Greg Gordon

WASHINGTON: Mourning three recent killings outside Jewish sites in suburban Kansas City, Mo., by “a madman with a warped view of what America should look like,” FBI Director James Comey called Monday for stronger reporting of hate crimes and increased education to help prevent them.

“There are jurisdictions that fail to report hate crime statistics,” Comey said, without naming any cities, counties or states. “Other jurisdictions claim there were no hate crimes in their community, a fact that would be welcome if true.”

“We must continue to impress upon our state and local counterparts in every jurisdiction the need to track and report hate crime.”

Comey made the comments in a speech to a national conference of the Anti-Defamation League, a Jewish group on which he heaped praise for helping to train tens of thousands of law enforcement officers about civil rights laws and hate crimes. He also credited the league for “tracking and exposing domestic and international terrorist threats.”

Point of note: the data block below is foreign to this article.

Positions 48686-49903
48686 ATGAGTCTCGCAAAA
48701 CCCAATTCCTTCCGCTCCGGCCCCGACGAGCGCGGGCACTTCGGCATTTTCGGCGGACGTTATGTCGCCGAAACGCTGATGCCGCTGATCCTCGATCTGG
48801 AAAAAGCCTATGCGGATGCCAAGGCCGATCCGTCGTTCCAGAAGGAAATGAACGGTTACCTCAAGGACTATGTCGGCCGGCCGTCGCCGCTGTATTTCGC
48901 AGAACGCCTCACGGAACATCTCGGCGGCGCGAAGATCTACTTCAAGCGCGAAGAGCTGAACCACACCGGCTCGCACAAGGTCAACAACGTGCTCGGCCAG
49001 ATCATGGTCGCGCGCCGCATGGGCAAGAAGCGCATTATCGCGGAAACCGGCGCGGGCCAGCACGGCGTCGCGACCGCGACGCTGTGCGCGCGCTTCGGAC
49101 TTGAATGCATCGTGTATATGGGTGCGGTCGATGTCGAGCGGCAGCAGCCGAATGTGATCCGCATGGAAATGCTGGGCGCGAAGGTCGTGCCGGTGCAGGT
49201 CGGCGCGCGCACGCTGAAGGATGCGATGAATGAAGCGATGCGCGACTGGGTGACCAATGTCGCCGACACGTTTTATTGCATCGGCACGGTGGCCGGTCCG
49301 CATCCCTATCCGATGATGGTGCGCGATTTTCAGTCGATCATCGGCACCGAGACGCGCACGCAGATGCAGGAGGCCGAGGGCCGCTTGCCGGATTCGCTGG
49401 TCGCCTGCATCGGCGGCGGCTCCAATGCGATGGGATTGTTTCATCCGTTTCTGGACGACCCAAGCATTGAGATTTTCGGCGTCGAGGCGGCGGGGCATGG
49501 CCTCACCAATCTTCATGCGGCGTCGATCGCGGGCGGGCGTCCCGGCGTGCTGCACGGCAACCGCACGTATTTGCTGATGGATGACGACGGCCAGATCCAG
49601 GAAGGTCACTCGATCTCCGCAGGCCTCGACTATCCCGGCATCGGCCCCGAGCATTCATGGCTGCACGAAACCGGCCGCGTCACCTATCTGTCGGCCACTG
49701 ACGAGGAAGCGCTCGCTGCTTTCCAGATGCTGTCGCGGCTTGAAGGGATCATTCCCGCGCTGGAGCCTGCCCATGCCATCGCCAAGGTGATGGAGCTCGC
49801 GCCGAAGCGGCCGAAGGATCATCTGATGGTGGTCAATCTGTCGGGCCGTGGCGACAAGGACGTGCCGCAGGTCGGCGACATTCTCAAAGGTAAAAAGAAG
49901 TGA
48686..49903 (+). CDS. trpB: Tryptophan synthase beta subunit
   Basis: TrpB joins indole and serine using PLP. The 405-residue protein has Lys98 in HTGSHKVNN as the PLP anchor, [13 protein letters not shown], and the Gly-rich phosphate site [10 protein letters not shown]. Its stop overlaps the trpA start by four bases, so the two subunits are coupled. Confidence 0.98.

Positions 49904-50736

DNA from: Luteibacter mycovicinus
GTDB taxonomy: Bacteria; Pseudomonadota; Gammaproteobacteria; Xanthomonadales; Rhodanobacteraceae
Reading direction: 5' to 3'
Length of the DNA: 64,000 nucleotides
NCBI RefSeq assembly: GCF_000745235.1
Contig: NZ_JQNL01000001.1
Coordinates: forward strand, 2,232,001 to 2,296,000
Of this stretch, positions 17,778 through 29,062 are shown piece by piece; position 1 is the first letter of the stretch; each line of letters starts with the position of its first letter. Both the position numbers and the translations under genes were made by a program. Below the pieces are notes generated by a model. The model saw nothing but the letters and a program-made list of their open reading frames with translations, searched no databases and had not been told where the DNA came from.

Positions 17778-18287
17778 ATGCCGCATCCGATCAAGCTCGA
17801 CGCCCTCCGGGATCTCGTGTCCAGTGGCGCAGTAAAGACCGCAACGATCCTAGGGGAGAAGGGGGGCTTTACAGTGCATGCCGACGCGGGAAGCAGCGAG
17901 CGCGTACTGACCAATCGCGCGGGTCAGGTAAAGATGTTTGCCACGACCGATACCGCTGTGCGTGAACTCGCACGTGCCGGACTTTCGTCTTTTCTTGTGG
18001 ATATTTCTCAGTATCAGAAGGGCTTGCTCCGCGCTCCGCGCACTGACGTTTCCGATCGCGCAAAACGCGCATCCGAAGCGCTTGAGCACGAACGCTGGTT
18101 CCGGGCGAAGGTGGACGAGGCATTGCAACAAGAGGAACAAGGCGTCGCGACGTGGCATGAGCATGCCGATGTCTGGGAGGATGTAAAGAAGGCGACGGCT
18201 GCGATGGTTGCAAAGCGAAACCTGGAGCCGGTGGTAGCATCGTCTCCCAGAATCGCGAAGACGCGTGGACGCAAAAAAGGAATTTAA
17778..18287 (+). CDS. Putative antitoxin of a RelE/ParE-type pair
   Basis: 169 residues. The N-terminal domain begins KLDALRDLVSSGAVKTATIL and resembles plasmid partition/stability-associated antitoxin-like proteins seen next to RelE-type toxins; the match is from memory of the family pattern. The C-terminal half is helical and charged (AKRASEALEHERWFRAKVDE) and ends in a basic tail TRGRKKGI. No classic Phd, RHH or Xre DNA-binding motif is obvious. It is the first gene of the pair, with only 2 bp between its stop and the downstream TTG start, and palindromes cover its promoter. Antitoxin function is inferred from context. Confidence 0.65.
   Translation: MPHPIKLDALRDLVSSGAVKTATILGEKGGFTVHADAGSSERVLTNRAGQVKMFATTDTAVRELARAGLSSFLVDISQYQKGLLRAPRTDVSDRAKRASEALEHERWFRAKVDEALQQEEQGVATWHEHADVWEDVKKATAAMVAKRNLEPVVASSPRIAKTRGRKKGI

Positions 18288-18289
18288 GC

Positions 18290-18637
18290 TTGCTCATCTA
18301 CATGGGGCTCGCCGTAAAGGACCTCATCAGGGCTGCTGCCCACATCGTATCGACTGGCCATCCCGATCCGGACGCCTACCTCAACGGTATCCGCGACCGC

Comey lamented the events two weeks earlier in Overland Park, Kan., where a white supremacist is accused of opening fire outside two Jewish centers, killing three people.

“He targeted individuals who were strangers to him, for no other reason than that he believed they were Jewish,” Comey said.

Comey said homegrown violent extremists pose a continuing threat while the overseas threat from terrorism has continued to evolve along with new tactics and methods of communication.

The FBI publishes hate crime statistics — offenses based on biases of race, religion and sexual orientation, among others — from the data it receives from local law enforcement agencies, but those reports are generally incomplete since not all jurisdictions contribute information. More than 13,000 agencies participated in the FBI’s reporting of hate crimes in 2012, the FBI said.

The Associated Press contributed to this report.